Have the winter blues got you down?  Is your fishing gear collecting dust because the cold water has lulled the bass into a winter sleep?  Then perhaps it’s time to check out SWEPCO Lake.  The 1.1 million acres of the Illinois River Watershed hold 10 public lakes – each of them man-made.  But SWEPCO Lake boasts something that none of the others have.

Located near the town of Gentry in Northwestern Arkansas, the 500-acre, lake serves as a source of cooling water for the Flint Creek Power Plant.  As many as 400 million gallons of water a day cycle through the plant and back into the lake at a temperature of approximately 75 – 85 o Fahrenheit.  As a result, the lake is sometimes called “The Jacuzzi” by local fisherman because of its warm waters that are perfect for fishing largemouth bass and catfish in late September through early June.  Bass are often concentrated around the hot water discharge area in the winter months though the lake also sports a number of coves, flats, brush piles, drop-offs, and ledges that can hold bass.

Vapor rising off of the warm waters of SWEPCO Lake on a cold winter day

Vapor rising off of the warm waters of SWEPCO Lake on a cold winter day

If fishing isn’t your thing, you may want to come visit some of SWEPCO Lake’s other well-known residents.  Each year the lake is host to bald eagles that arrive around October and stay through the winter.  The half-mile Eagle Watch Nature trail makes it easy to wander through the woods to nearby marshes and a pavilion on the lake.  Click here for a trail map.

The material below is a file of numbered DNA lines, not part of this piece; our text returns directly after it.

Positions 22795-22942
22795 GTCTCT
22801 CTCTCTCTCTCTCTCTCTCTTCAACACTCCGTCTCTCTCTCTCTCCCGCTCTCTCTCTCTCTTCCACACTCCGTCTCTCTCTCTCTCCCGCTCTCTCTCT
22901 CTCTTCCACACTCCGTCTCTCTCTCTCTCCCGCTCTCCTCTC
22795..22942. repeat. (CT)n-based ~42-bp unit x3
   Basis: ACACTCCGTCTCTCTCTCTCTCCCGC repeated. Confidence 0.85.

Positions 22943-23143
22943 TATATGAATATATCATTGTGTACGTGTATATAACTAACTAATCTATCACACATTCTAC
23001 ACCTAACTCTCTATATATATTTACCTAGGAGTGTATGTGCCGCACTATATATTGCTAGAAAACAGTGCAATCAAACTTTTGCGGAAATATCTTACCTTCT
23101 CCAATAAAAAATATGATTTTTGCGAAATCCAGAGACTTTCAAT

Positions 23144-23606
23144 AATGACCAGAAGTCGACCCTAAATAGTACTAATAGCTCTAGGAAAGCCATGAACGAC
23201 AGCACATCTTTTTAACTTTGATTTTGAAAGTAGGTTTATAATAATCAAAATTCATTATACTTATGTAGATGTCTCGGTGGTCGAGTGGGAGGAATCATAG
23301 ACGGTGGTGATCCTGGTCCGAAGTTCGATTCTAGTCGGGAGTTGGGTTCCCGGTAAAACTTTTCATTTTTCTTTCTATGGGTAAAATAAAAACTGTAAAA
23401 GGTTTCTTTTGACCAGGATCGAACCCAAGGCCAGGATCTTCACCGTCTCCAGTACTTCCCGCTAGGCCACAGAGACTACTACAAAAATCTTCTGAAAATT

While there, you might see if you can spot some of the other 144 species of birds that can be found in the area and check them off of your bird list for the lake.  You may even spot deer, foxes, beavers, and different species of reptiles and amphibians in the 700 acres of the plant’s property that has been designated as a wildlife habitat.

Water entering the lake at approximately 77oF on January 7, 2014

Water entering the lake at approximately 77o F on January 7, 2014

Be sure to take note of nesting boxes, bat boxes, a butterfly garden, and the native vegetation that have been created or restored during habitat enhancement projects.  These projects and others have earned Flint Creek and the Eagle Watch Nature Trail recognition and awards from organizations such as Audubon Arkansas, the Wildlife Habitat Council, the Arkansas Wildlife Federation, the Arkansas Game and Fish Commission, and the Arkansas Environmental Federation.  This recognition is the result of the hard work and commitment of the plant’s dedicated employees and community partners like the Northwest Arkansas Audubon Society, 4-H, Future Farmers of America, Boy Scouts, Girl Scouts, Cub Scouts, and local schools, universities, and businesses.


The warm water feeding the lake makes it perfect for fishing September through June

Waters from SWEPCO Lake flow from its southern edge into Little Flint Creek.  From there, the water migrates southwest into Flint Creek where it then continues its journey west until it takes southerly bend into the Illinois River.  The lake has one access point that includes a boat ramp, fishing dock, and handicap-accessible walkway.

To get there, follow State Highway 12 west of Gentry for about 3 miles to Cripps Road and follow it until the road ends at the parking lot.  You can also take Cripps Road west from Highway 43.  Click here for a directions.

There’s so much to do in the Illinois River Watershed — even in the winter!  Hope you enjoy this special lake…

 

Resources:

Directions to Lake SWEPCO

SWEPCO Lake Trail Map

 

Related Posts:

Paddler’s Post: 10 Adventure Destinations in the Illinois River Watershed

Paddler’s Post: An Illinois River Float